Student Activist On Guns In Schools
NPR Heard on Weekend Edition Sunday March 11, 20188:16 AM ET
Listen·2:102:10 Queue Download
Kaila Caffey, a senior at Central High School and activist with the Philadelphia Student Union, works to make schools safe for students of color. She talks with NPR's Renee Montagne.
RENEE MONTAGNE, HOST:
Just after the shooting that took 17 lives at Marjory Stoneman Douglas High School in Parkland, Fla., senior Demetri Hoth was among the students there who took action. Here he is on CNN.
(SOUNDBITE OF ARCHIVED RECORDING)
DEMETRI HOTH: We just really want the lawmakers to understand the type of things that we went through by showing them that we're a united front and that we're not going to back down until change actually happens.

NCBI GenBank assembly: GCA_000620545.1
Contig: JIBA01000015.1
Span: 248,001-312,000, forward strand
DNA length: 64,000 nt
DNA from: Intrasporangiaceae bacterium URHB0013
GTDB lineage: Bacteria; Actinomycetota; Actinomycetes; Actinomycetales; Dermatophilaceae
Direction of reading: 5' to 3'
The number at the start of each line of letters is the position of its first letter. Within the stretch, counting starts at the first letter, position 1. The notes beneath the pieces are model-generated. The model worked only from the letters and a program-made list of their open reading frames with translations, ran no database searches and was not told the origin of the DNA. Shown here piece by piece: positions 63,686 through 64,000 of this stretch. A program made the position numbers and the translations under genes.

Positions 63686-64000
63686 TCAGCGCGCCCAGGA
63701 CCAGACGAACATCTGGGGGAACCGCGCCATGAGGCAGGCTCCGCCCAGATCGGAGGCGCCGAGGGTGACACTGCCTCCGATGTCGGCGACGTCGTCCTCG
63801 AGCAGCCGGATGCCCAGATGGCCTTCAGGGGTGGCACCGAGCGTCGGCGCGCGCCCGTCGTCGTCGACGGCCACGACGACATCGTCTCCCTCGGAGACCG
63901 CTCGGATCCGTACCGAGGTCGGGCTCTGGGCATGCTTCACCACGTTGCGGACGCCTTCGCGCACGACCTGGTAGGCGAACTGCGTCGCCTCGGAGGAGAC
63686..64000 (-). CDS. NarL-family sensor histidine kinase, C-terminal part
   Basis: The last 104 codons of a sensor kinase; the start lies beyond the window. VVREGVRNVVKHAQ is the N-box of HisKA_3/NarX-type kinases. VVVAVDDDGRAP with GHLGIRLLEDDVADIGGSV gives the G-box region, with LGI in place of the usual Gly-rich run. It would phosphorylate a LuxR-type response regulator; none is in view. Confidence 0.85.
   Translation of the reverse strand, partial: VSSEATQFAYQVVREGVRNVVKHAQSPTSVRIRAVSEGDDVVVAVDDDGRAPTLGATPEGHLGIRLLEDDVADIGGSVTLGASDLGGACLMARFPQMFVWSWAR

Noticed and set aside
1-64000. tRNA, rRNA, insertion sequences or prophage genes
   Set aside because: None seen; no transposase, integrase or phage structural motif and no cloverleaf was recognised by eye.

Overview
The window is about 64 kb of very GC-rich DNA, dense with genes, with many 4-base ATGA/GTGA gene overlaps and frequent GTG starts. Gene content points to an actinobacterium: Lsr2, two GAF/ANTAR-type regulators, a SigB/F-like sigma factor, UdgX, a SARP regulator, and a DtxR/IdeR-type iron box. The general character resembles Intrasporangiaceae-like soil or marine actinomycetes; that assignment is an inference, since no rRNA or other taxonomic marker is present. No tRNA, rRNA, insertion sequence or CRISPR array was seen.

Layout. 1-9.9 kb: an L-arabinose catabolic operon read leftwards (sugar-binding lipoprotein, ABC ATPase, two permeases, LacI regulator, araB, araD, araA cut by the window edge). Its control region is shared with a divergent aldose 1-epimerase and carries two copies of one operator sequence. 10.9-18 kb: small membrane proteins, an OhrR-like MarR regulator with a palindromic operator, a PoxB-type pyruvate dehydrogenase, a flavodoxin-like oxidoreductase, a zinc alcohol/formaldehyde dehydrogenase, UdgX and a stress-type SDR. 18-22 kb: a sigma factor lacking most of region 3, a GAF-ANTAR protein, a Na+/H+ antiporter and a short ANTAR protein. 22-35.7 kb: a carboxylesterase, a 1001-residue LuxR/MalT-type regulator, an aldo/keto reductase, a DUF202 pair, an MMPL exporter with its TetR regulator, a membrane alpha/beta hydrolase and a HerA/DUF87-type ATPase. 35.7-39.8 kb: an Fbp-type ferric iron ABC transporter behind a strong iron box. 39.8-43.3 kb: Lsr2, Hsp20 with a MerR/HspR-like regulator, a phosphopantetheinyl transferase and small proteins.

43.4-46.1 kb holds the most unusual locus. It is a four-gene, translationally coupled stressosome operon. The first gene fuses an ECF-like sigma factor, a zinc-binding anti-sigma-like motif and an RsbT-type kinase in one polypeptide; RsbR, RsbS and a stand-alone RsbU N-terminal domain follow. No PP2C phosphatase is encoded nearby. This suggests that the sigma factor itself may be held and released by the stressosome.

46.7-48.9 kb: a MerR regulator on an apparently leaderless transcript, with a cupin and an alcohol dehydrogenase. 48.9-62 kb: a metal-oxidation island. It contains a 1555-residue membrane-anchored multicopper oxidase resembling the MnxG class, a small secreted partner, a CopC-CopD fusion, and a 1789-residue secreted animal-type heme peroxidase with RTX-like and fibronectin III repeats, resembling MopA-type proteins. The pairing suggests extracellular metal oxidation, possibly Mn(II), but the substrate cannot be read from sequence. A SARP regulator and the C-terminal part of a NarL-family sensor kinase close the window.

MONTAGNE: Now, almost four weeks later, that change is actually beginning to happen. In a move that amounted to a break with his longtime allies at the National Rifle Association, Florida Republican Governor Rick Scott signed into law new regulations on guns. The bipartisan bill, named for the Parkland school that inspired it, bans bump stocks, increases waiting periods, raises the buyer age limit to 21 and broadens the power of police to seize weapons. Governor Scott also called for more police officers in schools to protect students, but armed officers in schools are nothing new. And for students of color, it doesn't make school feel safer.
KAILA CAFFEY: Unfortunately, students of color are often targeted by police officers and tend to be victims of police violence.
MONTAGNE: Kaila Caffey is a senior at Central High School in Philadelphia. She says the issue got her attention when footage surfaced in 2016 of an officer restraining a student at a nearby school.